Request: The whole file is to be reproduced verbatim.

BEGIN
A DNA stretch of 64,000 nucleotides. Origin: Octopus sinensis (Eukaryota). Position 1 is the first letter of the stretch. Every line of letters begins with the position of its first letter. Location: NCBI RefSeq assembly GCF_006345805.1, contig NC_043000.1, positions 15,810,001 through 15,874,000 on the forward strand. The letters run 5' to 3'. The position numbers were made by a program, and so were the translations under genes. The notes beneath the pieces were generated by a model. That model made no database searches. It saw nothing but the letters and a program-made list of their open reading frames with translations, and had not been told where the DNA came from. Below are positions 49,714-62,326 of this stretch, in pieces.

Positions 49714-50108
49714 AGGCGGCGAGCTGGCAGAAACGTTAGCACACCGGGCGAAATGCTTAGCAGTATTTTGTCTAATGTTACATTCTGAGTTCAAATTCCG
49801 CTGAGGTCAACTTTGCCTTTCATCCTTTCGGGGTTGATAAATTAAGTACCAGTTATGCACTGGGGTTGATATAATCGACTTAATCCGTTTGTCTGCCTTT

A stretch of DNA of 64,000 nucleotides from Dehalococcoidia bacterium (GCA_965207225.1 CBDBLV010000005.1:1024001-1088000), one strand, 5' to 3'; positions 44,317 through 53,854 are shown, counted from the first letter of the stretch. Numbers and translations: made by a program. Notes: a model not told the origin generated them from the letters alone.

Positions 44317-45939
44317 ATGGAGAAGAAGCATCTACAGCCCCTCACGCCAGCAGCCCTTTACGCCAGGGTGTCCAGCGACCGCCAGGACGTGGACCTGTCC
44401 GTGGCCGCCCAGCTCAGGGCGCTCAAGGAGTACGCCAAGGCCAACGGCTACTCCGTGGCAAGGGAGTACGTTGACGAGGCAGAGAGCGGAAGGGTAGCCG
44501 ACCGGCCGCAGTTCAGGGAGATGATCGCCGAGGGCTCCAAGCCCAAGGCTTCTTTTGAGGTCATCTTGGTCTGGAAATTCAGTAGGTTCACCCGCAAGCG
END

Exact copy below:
A DNA stretch of 64,000 nucleotides. Origin: Octopus sinensis (Eukaryota). Position 1 is the first letter of the stretch. Every line of letters begins with the position of its first letter. Location: NCBI RefSeq assembly GCF_006345805.1, contig NC_043000.1, positions 15,810,001 through 15,874,000 on the forward strand. The letters run 5' to 3'. The position numbers were made by a program, and so were the translations under genes. The notes beneath the pieces were generated by a model. That model made no database searches. It saw nothing but the letters and a program-made list of their open reading frames with translations, and had not been told where the DNA came from. Below are positions 49,714-62,326 of this stretch, in pieces.

Positions 49714-50108
49714 AGGCGGCGAGCTGGCAGAAACGTTAGCACACCGGGCGAAATGCTTAGCAGTATTTTGTCTAATGTTACATTCTGAGTTCAAATTCCG
49801 CTGAGGTCAACTTTGCCTTTCATCCTTTCGGGGTTGATAAATTAAGTACCAGTTATGCACTGGGGTTGATATAATCGACTTAATCCGTTTGTCTGCCTTT

A stretch of DNA of 64,000 nucleotides from Dehalococcoidia bacterium (GCA_965207225.1 CBDBLV010000005.1:1024001-1088000), one strand, 5' to 3'; positions 44,317 through 53,854 are shown, counted from the first letter of the stretch. Numbers and translations: made by a program. Notes: a model not told the origin generated them from the letters alone.

Positions 44317-45939
44317 ATGGAGAAGAAGCATCTACAGCCCCTCACGCCAGCAGCCCTTTACGCCAGGGTGTCCAGCGACCGCCAGGACGTGGACCTGTCC
44401 GTGGCCGCCCAGCTCAGGGCGCTCAAGGAGTACGCCAAGGCCAACGGCTACTCCGTGGCAAGGGAGTACGTTGACGAGGCAGAGAGCGGAAGGGTAGCCG
44501 ACCGGCCGCAGTTCAGGGAGATGATCGCCGAGGGCTCCAAGCCCAAGGCTTCTTTTGAGGTCATCTTGGTCTGGAAATTCAGTAGGTTCACCCGCAAGCG